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Subject: Re: [boost] [MPL] A Proposal
From: Joel FALCOU (joel.falcou_at_[hidden])
Date: 2016-03-02 14:06:25

On 02/03/2016 18:23, Bruno Dutra wrote:
> More specifically, if sequences are explicitly folded, iterators are
> explicitly tracked or any other mandatorily recursive algorithm is
> used, then I agree with you that using Metal as a backend for
> Boost.MPL would only bring marginal improvements at most.
> However, if mostly algorithms that may be somehow expressed in terms
> of variadic template expansion are used, such as transform, find,
> remove, replace, contains, partition, etc., then most surely dramatic
> improvements would be perceived.
> Since you mentioned performance, I would like to clarify that Metal
> was not designed to be the fastest TMP library out there, nor it is
> advertised as such, rather I pose that it is just fast enough for
> mainstream metaprogramming and that’s already a couple of orders of
> magnitude faster than Boost.MPL in most cases. That means I actively
> avoided such optimizations as fast tracked recursion and unrolling,
> which tend to demand additional template specializations, which
> clutter the code base and thus impair clarity and maintenance. My
> goals were instead make sure Metal was as easy as possible to maintain
> and that is why I believe it is a good fit for Boost. I invite you and
> everyone else to briefly browse through the source code [1], so you
> can see I did try hard to keep it simple and easy to understand.

Some points there :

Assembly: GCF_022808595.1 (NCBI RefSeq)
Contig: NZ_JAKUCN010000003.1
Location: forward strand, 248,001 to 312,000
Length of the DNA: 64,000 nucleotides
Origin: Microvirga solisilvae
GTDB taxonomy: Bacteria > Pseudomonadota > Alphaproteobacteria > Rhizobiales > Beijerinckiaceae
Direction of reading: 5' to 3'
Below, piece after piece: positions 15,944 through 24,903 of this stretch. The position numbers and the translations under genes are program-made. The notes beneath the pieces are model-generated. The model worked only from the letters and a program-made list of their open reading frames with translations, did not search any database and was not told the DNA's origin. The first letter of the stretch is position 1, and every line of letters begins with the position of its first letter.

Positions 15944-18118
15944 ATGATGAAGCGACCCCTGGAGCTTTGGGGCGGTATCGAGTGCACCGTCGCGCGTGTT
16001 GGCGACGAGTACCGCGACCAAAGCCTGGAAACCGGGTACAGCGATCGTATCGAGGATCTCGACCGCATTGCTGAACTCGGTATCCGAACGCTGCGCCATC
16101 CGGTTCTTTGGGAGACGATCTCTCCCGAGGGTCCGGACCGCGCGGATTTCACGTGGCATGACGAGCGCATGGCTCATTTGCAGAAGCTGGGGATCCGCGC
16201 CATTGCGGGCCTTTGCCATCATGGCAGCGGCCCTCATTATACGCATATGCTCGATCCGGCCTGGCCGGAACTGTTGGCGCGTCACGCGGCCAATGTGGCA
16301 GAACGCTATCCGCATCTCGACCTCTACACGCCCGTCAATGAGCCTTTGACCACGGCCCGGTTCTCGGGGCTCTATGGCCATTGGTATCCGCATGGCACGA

- Brigand as library is on the road to be submitted to boost. But now,
we need to make it more mature and complete. It's a valid question for
us as at least 3 Boost Libraries developers asked us to do so so they
can use it inside their library. Boost.Dispatch and Boost.SIMD,
libraries I co-write, also use brigand internally.

  - Boost.MPL idioms from C++2003 are archaic by now. As Edouard pointed
out, rewriting MPL in C++11 is a mere upgrade, a large effort for a
meager gain. The road we choose to follow with Brigand was to provide a
TMP library with updated idioms and so, an updated interface.

  - Compile time performances nowadays is probably the ONE issue people
raise about complex (or even simple in some cases) template
metaprogramming. To make TMP a day-to-day tool for average joe developer
in the wild is to ensure that compile times are manageable. So I think
focusing on CT-performance must be target #1 for any modern TMP library,
hence our design choices in brigand.

  - We also figured out people want something between MPL and Hana.
We're not in a process of being included in Boost for the sake of it but
as said earlier, it's something we could do as the library matures.
Brigand is maybe rewritable later as something ont he side of Hana or
even disappear as a bunch of wrappers to siplify some Hana constructs.
The paradigm shift induced by Hana is somethign to take into account.

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